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Analysis

How to raise infrastructure investment

by Jan Mischke

How to raise infrastructure investment

Multi-decade declines in net investment have depressed demand, interest rates, and growth, and fuelled a series of debt and asset price bubbles. A fundamental rethink of structural, fiscal, and monetary policies is required to reverse the trend. This could include measures to reform public accounting standards to capitalise infrastructure investments on state balance sheets.

Advanced economies appear to be caught in a vicious cycle. Weak growth and low aggregate demand are discouraging businesses from investing and limiting household income for residential investment and consumption – further dampening economic activity.

Long-term decline in investment

A long-term decline in investment has grown more pronounced in recent years. In Europe, business, residential, and public investment declined by €260bn per year in real terms between 2008 and 2015. In the US, net fixed capital formation fell from 12% of GDP in 1950 to 8% in 2007 and 4% in 2014 (see Chart 1).

Chart 1: Long-term decline in net investment
Net fixed capital formation, % of GDP, 1990-2016 (Source: AMECO, BEA, McKinsey Global Institute Analysis)

Chart -1

Factors behind the decline include shorter asset lifecycles, falling prices for capital goods, shifts in industry mix, short-termism, housing markets constraints, public policy shifts, increasing risk spreads, and globalisation.

Prolonged lack of investment causes real damage to an economy, dampening demand in the short run and hollowing out productive capacity in the long run. It has also been at the heart of a 30-year fall in real interest rates creating challenging conditions for pension funds and other savers.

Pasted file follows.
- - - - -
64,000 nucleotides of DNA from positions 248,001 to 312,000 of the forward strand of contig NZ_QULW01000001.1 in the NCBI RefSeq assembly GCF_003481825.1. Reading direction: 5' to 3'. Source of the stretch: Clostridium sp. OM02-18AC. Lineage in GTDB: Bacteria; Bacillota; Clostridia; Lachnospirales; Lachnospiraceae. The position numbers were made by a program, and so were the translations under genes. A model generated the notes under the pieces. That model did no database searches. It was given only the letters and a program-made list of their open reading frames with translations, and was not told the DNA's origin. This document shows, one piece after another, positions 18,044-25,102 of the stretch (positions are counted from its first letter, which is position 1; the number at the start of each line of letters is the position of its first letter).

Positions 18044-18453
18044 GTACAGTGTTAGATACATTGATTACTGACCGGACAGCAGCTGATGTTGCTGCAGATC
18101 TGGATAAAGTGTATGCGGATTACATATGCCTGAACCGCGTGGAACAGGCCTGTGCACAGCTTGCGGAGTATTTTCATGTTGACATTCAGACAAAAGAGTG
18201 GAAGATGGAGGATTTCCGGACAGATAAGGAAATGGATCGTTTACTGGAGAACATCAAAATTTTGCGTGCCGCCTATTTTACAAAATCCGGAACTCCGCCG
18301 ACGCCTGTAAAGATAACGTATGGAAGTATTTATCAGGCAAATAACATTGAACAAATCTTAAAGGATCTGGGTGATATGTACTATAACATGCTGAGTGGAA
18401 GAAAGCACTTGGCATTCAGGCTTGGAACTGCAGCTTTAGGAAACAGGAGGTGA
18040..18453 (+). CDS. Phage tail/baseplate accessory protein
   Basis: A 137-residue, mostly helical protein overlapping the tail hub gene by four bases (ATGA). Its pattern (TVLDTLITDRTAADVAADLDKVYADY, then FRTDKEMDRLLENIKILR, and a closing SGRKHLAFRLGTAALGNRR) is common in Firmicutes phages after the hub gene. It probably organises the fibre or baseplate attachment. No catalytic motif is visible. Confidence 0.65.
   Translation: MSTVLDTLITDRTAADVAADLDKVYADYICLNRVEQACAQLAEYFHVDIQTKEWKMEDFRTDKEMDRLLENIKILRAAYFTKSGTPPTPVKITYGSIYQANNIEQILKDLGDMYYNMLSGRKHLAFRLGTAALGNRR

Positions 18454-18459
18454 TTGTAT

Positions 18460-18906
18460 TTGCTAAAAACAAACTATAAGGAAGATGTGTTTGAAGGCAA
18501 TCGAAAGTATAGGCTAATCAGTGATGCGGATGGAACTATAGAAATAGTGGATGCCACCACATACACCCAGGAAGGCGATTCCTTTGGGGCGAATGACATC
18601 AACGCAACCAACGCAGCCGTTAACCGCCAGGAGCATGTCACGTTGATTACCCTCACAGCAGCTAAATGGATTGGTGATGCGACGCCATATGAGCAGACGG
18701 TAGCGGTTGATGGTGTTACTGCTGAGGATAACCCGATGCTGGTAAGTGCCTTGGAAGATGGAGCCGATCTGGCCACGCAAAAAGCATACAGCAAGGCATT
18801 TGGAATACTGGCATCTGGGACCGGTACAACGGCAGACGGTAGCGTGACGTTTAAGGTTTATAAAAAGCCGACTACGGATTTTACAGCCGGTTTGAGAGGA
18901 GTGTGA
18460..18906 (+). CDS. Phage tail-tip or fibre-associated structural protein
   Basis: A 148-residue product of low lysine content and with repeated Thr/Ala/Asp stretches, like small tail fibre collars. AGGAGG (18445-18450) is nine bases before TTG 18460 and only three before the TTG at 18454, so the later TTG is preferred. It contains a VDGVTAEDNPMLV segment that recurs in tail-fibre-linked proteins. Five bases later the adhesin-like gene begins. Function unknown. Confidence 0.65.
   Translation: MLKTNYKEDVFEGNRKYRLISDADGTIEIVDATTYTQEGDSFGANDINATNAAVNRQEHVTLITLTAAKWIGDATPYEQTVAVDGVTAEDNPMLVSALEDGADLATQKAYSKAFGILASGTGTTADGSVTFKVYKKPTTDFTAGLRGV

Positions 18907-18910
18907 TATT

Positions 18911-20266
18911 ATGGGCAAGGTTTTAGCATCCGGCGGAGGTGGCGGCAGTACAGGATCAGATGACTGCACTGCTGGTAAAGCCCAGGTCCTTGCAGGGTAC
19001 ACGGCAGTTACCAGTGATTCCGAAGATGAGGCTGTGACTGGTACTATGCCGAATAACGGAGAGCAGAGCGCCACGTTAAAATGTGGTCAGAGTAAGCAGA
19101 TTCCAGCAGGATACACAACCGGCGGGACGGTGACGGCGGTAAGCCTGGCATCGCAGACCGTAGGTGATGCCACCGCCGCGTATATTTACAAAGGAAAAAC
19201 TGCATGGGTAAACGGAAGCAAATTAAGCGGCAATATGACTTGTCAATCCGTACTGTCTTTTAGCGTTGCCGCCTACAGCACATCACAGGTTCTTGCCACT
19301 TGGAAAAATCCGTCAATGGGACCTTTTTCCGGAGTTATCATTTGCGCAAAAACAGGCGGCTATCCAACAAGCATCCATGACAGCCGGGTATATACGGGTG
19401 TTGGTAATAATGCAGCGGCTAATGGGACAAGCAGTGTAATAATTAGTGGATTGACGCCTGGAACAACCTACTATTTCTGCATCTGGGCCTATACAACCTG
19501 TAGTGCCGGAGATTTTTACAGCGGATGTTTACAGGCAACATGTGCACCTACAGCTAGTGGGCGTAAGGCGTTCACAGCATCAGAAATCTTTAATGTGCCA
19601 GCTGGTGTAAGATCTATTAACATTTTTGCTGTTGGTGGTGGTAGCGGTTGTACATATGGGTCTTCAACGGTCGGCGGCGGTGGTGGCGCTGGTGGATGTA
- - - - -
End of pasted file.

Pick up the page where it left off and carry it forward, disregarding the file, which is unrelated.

Declines in public investment have occured despite ultra-low interest rates. Increasing infrastructure investment is one obvious opportunity to address the problem. McKinsey Global Institute’s estimates suggest an investment gap of 0.7% of GDP for the US and 0.4% of GDP for the UK and Germany, for example (see Chart 2).  

Chart 2: Public infrastructure investment gaps
a) Actual spending, % of GDP, 2008-13 b) Gap between spending and estimated infrastructure needs, % of GDP, 2016-30 (Source: IHS Global Insight, ITF, GWI, National Statistics, McKinsey Global Institute Analysis)

Chart -2-reduced -(JH)

While bringing in private finance has been much discussed, higher levels of public investment could be encouraged, even in the face of tight budgets.

One option would be to adjust public accounting standards to capitalise such investments on a balance sheet and depreciate them over the lifecycle of the assets. 

Such an approach could help end the debate between counterproductive austerity and non-sustainable (consumption-based) public stimulus. It would also allow for new government debt to focus on building up critical public assets. 

Residential investment has followed a boom-bust cycle. Particularly in major cities, there is a structural shortage of housing, mostly due to land restrictions. This is driving up prices so that home ownership is slipping out of the reach of many households, depressing overall residential investment.

Critical reforms to land markets

Structural reform to unleash economies has been much discussed – usually cutting red tape in labour and product markets. But in today's environment the most critical reforms may have to target land markets.

Business investment typically follows overall demand rather than leading the recovery. Since the financial crisis, businesses in the US have evolved from users of funds to net savers. But surveys show that corporate decision-makers rarely change their hurdle rates (the minimum rate a company expects to earn when investing in a project), and their investment behaviour is largely insensitive to interest rate changes. 

Policies that increase consumer demand – such as ‘helicopter money’ – would be likely to do more to stimulate investment than ultra-low interest rates or quantitative easing.

Jan Mischke is Senior Fellow at the McKinsey Global Institute. This article is based on ‘Bridging global infrastructure gaps’ published in June 2016. MGI's research is available for free at www.mckinsey.com/mgi

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